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Chromosome-level genome assembly, annotation and evolutionary analysis of the ornamental plant Asparagus setaceus

Cite this dataset

Li, Shu-Fen et al. (2020). Chromosome-level genome assembly, annotation and evolutionary analysis of the ornamental plant Asparagus setaceus [Dataset]. Dryad.


Asparagus setaceus is a popular ornamental plant cultivated in tropical and subtropical regions globally. In this study, a chromosome-level reference genome of A. setaceus was constructed to assist in studying the genome structure and evolution. A total of 112.52 Gb of long reads was produced from Nanopore platform, resulting in 156.28× depth coverage of an estimated genome size of 720 Mb. The combination of Illumina-short reads, 10× Genomics linked reads, and Hi-C data produced the final chromosome quality genome of A. setaceus with a genome size of 710.15 Mb, accounting for 98.63% of the estimated genome size. Furthermore, 96.85% of the sequences were anchored to 10 super-scaffolds, corresponding to the 10 chromosomes. The genome of A. setaceus was predicted to have 28,410 genes, and 25,649 (90.28%) of these genes were functionally annotated. Genome annotation revealed that 65.59% were repetitive sequences, of which long terminal repeats were predominant (42.51% of the whole genome). Divergence between A. setaceus and its close relative A. officinalis is estimated to have occurred ~9.66 million years ago. Genome evolution analysis indicated that A. setaceus underwent two rounds of whole genome duplication events. In addition, 762 specific gene families, 898 expanded gene families, 96 positively selected genes, and 76 resistance R genes in A. setaceus were identified and functionally annotated. These findings provided insights into the structure and evolution of the A. setaceus genome and will facilitate the comparative genetic and genomic research on the genus Asparagus.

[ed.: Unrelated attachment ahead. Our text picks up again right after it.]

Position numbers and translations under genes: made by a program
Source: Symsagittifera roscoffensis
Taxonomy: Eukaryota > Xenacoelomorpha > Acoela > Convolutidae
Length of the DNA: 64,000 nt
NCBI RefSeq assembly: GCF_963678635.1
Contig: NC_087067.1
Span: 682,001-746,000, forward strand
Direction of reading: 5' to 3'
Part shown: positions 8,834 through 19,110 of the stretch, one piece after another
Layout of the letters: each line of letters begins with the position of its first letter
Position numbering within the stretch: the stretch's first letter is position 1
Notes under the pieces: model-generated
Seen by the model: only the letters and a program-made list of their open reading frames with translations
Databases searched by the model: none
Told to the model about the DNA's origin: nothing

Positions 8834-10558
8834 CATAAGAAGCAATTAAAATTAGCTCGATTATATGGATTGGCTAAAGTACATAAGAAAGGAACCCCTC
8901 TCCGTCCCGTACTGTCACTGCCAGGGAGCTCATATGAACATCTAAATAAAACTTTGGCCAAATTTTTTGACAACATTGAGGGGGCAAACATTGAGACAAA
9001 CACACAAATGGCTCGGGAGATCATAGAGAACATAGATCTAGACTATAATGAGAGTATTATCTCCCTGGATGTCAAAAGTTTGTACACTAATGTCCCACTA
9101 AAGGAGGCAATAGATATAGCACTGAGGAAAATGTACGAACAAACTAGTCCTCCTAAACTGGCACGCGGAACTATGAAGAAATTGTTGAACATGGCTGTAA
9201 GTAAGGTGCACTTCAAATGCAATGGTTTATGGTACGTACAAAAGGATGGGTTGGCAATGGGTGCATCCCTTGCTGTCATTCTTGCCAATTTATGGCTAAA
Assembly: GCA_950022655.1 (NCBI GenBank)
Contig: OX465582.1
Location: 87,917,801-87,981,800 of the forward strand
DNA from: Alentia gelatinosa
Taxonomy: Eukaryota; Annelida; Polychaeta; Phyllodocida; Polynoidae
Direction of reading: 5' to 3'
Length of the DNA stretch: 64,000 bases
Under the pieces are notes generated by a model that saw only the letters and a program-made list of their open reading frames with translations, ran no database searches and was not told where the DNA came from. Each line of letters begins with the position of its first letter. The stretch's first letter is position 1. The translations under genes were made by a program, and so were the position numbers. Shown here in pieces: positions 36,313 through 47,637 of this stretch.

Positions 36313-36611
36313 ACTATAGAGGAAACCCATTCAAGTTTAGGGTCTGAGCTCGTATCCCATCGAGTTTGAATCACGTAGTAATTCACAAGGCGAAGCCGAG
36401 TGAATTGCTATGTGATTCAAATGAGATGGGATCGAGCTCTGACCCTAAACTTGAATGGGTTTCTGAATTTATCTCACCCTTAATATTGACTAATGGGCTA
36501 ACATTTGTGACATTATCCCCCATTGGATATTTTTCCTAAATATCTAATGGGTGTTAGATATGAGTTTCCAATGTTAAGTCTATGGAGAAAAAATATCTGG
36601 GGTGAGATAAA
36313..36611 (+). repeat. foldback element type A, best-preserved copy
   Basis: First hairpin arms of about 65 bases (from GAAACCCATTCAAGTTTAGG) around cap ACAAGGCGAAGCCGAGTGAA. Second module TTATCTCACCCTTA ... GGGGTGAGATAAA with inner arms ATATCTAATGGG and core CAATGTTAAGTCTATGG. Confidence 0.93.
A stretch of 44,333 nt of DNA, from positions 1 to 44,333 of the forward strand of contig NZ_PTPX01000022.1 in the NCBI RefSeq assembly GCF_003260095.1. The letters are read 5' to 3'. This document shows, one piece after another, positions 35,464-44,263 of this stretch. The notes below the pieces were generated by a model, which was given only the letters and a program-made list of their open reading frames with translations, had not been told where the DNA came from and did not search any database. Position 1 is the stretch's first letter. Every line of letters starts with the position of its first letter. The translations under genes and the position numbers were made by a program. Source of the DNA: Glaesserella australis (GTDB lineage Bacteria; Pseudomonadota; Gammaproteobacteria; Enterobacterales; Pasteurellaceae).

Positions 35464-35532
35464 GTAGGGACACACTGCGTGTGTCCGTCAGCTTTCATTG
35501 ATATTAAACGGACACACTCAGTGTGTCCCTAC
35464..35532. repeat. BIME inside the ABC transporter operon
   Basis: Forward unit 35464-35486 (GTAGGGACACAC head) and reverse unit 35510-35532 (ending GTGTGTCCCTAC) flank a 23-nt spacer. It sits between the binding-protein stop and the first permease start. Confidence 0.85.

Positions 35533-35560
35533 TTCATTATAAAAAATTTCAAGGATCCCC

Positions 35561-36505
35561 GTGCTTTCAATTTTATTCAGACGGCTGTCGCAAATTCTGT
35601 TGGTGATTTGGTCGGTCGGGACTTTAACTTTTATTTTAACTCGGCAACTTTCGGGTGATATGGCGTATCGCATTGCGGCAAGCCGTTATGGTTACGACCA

Protein-coding genes were predicted using strategies that integrated de novo gene prediction, experimental evidence obtained from transcriptomic data, and homology-based gene models. For homology prediction, GeMoMa was used with a protein sequence from A. officinalis, a relative species of A. setaceus. For RNA-seq-based prediction, PASA was used on the basis of the assembled RNA-seq unigenes. Augustus was used for de novo prediction. Then, genes predicted by various methods were integrated into a non-redundant gene set by using EVM. For the annotation of the protein-coding genes, the sequences of the predicted genes were searched against the commonly used databases SwissProt, GO, KEGG, KOG, Nr, and InterPro.